Spring Educator Expo is March 10
Interested in becoming a teacher? MU's Career Services' annual Spring Educator Expo is Tuesday, March 10, 2015, 11:30 a.m.-4:30 p.m. in the Memorial Student Center, room BE-5. This event will feature local and regional school systems, as well as non-teaching educational organizations. The Expo offers you the opportunity to talk with these recruiters, and possibly even interview on that day. For more information, please call MU Career Services at (304) 696-2370 or email email@example.com.
This Year's Spring Job-A-Palooza is March 25
The Spring 2015 Job-A-Palooza, a part-time job and internship fair, will be held in the Memorial Student Center Lobby, on Wednesday, March 25, from 11 a.m.-2 p.m. The continually-updated list of companies participating can be found here.
Summer Internships at the Cleveland Museum of Natural History
The Kirtlandia Research Internship Program offers summer internships to college students interested in the natural sciences. Students selected to participate have the opportunity to spend eight weeks working with Museum curators on research projects. Completed applications are due March 15, 2015; selected applicants are then contacted and interviewed, and awards are announced by mid-April. For more information about this interesting opportunity, visit this site.
Find BSC on Facebook: Search "Marshall University Biological Sciences"
BSC has a Facebook group, which is a place for Marshall University Biology students, graduates, faculty, staff, and friends to share science news, departmental activities, research opportunities, job postings, alumni updates, and whatever else strikes (y)our fancy!
Stuffed Cells by Zedmalia WolfeThe scientifically-correct adventures of an archaean, a plant cell, and an animal cell.
Research in Progress: Deborah Moore
Deborah Moore grew up on a farm in the small town of East Lynn, WV. She earned her Bachelor of Science from Marshall in 2013, double majoring in Cell and Molecular Biology and Microbiology. As a sophomore, she began working with Dr. Wendy Trzyna after having her interest sparked while taking Microbiology. During this time she started her work with Acanthamoeba, a single-celled eukaryotic microbe. Her undergraduate project involved characterizing selected strains of Acanthamoeba at the phenotypic and genotypic levels. There are hundreds of different isolates, many of which can tolerate a range of environmental conditions, yet very little is known about how these strains differ at the molecular level.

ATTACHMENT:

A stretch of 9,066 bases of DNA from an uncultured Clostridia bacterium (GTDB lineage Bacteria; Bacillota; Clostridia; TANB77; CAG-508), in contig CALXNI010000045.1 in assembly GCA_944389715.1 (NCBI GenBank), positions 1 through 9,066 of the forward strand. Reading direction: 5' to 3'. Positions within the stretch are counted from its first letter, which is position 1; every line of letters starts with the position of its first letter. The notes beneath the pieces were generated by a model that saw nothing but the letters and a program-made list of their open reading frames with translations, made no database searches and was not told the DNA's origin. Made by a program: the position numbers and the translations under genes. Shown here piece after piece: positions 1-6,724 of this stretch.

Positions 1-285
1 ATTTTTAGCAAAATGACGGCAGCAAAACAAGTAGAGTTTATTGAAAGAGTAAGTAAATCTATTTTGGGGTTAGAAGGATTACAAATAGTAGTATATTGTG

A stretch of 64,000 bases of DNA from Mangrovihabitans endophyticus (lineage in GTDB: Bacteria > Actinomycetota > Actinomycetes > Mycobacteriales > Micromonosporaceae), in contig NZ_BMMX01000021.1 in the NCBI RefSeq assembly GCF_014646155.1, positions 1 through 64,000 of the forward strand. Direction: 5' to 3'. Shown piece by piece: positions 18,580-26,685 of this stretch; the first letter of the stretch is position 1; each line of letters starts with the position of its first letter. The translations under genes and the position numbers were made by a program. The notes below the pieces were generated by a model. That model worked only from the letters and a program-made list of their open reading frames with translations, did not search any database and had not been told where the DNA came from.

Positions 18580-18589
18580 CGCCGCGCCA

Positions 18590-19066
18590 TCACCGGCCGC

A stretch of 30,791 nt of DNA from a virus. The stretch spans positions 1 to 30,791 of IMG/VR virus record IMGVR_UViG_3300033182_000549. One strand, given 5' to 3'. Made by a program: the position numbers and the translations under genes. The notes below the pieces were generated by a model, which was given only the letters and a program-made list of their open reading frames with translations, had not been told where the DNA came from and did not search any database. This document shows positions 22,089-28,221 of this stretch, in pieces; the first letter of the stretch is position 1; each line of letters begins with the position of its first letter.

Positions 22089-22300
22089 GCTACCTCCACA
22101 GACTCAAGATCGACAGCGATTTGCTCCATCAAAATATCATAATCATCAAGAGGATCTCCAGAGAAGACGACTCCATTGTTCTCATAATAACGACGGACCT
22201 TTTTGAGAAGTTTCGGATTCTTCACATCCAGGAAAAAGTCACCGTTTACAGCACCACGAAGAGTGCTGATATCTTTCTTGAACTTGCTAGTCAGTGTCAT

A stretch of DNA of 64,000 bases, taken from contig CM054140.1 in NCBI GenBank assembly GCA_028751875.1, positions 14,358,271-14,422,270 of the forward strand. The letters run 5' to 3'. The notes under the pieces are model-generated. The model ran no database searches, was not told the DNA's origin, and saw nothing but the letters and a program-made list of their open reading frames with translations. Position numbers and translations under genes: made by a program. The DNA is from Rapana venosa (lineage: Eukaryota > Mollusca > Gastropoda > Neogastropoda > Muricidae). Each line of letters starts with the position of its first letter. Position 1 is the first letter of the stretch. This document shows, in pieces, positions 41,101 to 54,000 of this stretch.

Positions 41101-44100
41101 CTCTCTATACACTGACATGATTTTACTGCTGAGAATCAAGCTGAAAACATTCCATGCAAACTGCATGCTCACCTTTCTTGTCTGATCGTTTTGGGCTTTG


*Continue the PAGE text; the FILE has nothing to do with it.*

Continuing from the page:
Now a Masters student, Deborah's project has been to develop and standardize a rapid plating assay using isolates of Acanthamoeba castellanii. The assay is being used to evaluate the effect of environmental contaminants on growing and dividing cells, or to screen bacterial strains for their pathogenic potential. Deborah has been standardizing the assay conditions and is currently using it to evaluate various strains of Pseudomonas aeruginosa that differ in pathogenicity. She will be testing strains of both known and unknown virulence. This rapid screening assay has the potential to provide a cost-effective alternative method for determining bacterial virulence, and could ultimately contribute to better patient care by allowing patients to be treated in a more timely manner, as compared to the time and expense presently required for carrying out these types of studies in animal models. Other student researchers in the lab are using this assay to evaluate the effects of atrazine and MCHM on eukaryotic cells.
Deborah is a GA in Biological Sciences, teaching undergraduate labs while finishing her thesis research. She hopes to attend medical school after completing her MS degree.
Departmental Seminar Series Dates for March
BSC's Departmental Seminar series is hosting two faculty speakers in March. On Wednesday, March 4, Dr. Mindy Armstead from the IST Department will speak; and on Wednesday, March 11, new BSC microbiologist Dr. Jennifer Mosher will be featured.
BSC graduate students Brad O'Hanlon and Shelby Timm will present their research on March 25 and 30, respectively.
All of these seminars will be from 4-4:50 p.m. in room 374 on the dates listed. This is a great way for you to find out about some of the research that is going on in your department!
What’s New in Biological Science:3-D vaccine spontaneously assembles to pack a powerful punch against cancer, infectious diseases (ScienceDaily, February 9, 2015). Researchers have developed a novel 3-D vaccine that could provide a more effective way to harness the immune system to fight cancer as well as infectious diseases. Once injected under the skin, the vaccine spontaneously assembles into a scaffold (see photo at right), and is capable of recruiting, housing, and manipulating immune cells to generate a powerful immune response. The vaccine was recently found to be effective in delaying tumor growth in mice. (Summary from and full story available here.)
Selected BSC Contact Information
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